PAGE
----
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I wrote some Javascript to allow editing a list of items within an HTML form, including adding and removing items. Got it working in Firefox. When trying it in Internet Explorer, I found that any added items were not being submitted with the form.

Long story short... lots of simplification, debugging, figured out what line is triggering IE to ignore the new form input. So the behavior problem is solved.

But now I must ask: Why? Is this an IE bug?

Here is the simplified code:

<html>
<head>
    <title>Test</title>
    <script type="text/javascript">
        function add() {
            div = document.getElementById("mylist");

            // *** Adding text here works perfectly fine. ***
            div.innerHTML += " ";

            e = document.createElement("input");
            e.setAttribute("type", "text");
            e.setAttribute("name", "field3");
            e.setAttribute("value", "--NEWVALUE--");
            div.appendChild(e);

            // *** Adding text here works perfectly fine in Firefox, but for
            //     Internet Explorer it causes field3 to not be submitted. ***
            //div.innerHTML += " ";
        }
    </script>
</head>
<body>
    <form action="" method="get">
        <div id="mylist">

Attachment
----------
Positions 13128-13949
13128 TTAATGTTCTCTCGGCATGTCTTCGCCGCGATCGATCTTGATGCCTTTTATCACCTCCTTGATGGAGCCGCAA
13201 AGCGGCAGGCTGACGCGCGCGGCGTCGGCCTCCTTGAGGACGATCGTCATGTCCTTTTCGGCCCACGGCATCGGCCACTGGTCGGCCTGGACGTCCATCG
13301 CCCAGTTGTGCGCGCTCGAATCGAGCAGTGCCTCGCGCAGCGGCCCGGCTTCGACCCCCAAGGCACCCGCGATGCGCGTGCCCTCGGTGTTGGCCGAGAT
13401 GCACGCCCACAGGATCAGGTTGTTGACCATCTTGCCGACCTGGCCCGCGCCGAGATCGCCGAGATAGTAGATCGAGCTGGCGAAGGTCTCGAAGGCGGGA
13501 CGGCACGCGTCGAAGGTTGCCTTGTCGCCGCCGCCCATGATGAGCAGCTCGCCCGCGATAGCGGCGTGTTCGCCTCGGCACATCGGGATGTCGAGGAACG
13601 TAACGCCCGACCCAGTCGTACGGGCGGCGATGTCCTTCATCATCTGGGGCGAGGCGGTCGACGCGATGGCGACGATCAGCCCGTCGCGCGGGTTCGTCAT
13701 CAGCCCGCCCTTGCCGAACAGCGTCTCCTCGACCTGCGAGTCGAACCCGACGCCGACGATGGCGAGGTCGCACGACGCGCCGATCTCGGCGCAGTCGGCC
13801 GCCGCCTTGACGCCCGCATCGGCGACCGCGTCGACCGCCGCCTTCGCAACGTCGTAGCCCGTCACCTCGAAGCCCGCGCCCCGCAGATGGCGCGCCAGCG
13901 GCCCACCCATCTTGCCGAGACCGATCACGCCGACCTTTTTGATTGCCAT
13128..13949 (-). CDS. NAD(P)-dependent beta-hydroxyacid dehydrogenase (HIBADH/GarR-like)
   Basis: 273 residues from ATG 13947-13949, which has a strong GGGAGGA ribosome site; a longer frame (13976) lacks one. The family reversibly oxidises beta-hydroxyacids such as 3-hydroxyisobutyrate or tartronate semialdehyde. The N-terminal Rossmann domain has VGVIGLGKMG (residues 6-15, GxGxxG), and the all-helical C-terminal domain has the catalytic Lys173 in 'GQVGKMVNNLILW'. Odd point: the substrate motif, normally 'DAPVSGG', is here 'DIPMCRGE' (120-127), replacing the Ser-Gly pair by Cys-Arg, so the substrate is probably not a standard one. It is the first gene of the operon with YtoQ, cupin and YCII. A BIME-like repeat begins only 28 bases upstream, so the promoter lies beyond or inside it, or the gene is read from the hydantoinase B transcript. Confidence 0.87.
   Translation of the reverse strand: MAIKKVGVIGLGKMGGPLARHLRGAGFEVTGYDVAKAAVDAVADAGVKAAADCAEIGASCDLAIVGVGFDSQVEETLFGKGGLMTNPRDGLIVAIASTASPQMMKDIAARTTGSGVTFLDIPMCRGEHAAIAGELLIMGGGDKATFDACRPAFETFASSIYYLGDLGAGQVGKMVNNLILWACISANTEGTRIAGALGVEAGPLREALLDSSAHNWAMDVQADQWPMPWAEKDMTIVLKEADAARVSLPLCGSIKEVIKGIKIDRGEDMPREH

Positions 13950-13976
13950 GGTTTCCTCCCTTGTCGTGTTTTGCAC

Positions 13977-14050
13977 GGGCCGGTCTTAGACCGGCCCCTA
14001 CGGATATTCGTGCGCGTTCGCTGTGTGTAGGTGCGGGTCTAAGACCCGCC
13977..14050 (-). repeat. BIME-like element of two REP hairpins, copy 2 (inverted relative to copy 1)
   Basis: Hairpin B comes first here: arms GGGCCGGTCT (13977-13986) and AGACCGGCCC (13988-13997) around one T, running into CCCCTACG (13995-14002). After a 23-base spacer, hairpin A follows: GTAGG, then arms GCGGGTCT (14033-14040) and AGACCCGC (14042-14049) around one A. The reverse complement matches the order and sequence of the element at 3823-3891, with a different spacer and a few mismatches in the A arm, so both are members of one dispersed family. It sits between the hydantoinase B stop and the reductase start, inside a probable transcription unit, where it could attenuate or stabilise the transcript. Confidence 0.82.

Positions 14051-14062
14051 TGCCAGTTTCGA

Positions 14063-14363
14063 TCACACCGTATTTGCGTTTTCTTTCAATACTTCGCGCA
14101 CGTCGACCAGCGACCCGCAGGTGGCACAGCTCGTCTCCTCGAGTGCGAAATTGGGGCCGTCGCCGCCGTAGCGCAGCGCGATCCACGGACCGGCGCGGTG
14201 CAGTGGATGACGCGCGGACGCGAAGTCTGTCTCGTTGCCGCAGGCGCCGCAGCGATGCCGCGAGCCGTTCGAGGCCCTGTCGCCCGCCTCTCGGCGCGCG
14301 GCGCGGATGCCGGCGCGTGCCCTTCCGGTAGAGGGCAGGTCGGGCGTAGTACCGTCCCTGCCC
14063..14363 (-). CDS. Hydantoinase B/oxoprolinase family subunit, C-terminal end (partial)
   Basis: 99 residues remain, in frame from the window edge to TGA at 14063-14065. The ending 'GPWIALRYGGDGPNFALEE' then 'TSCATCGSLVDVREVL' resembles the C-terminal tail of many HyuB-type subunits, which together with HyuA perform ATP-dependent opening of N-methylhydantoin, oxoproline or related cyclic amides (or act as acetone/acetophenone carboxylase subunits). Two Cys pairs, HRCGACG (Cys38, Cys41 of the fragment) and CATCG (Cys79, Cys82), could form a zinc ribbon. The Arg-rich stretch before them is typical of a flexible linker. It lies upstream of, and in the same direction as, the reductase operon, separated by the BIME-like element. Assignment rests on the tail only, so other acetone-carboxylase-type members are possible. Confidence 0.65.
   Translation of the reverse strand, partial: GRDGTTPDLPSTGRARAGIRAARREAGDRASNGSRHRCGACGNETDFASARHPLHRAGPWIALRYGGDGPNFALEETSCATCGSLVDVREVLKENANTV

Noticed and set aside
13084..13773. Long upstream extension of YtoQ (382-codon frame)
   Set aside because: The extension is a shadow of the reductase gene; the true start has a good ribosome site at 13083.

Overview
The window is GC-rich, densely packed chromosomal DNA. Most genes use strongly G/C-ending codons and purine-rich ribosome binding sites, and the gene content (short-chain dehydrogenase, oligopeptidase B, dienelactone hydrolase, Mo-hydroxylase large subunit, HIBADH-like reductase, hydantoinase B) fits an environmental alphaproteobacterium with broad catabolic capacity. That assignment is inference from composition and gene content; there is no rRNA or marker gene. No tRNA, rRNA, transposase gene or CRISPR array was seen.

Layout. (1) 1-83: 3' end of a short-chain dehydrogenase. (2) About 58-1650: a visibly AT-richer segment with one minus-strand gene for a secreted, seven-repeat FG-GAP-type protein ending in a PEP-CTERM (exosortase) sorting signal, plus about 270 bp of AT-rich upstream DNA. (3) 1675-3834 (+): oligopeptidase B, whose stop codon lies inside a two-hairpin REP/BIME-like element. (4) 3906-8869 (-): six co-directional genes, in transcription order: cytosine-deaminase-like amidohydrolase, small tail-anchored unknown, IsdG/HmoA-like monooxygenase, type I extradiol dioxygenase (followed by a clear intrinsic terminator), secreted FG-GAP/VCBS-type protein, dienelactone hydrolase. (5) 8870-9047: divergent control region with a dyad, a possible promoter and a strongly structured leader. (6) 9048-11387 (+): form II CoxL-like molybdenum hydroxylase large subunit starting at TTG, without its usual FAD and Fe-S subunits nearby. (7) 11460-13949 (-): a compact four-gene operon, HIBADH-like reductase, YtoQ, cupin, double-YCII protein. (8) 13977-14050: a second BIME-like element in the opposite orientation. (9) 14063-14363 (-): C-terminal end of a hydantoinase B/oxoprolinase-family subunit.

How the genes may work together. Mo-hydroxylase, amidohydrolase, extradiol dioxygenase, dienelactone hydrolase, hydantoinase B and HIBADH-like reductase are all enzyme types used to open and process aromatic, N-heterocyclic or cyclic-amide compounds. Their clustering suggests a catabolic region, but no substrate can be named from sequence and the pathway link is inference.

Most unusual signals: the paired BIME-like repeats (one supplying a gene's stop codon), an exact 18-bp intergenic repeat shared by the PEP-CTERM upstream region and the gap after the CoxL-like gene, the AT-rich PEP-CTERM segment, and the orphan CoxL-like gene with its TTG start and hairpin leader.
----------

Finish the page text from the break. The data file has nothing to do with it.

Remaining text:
<input type="text" name="field1" value="value1" />
            <input type="text" name="field2" value="value2" />
        </div>
        <a href="javascript:" onclick="add()" />Add</a>
        <input type="submit" value="Submit" />
    </form>
</body>
</html>

To try it out, do the obvious: load in IE, click Add, click Submit, look what's in the address bar. If you uncomment the last line in add(), IE will suddenly stop reporting field3. It works fine either way in Firefox.

Any ideas? A curious mind wants to know. (And how would I add text there if needed, in a portable fashion, so IE is happy?)

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3 Answers 3

up vote 7 down vote accepted

Is this an IE bug?

Seems so. When you create an <input> element through DOM methods, IE doesn't quite pick up the ‘name’ attribute. It's sort-of-there in that the element does submit, but if you try to get an ‘innerHTML’ representation of the element it mysteriously vanishes. This doesn't happen if you create the element by writing directly to innerHTML.

Also if you use DOM Level 0 form navigation methods, like ‘myform.elements.x.value’, access through the ‘elements’ array may not work (similarly the direct ‘myform.x’ access some people misguidedly use). In any case these days you might prefer getElementById().

So either use innerHTML or use DOM methods; best not to mix them when creating form fields.

This is documented (see ‘Remarks’) and finally fixed in IE8.

In any case, never do:

div.innerHTML+= '...';

This is only syntactical sugar for:

div.innerHTML= div.innerHTML+'...';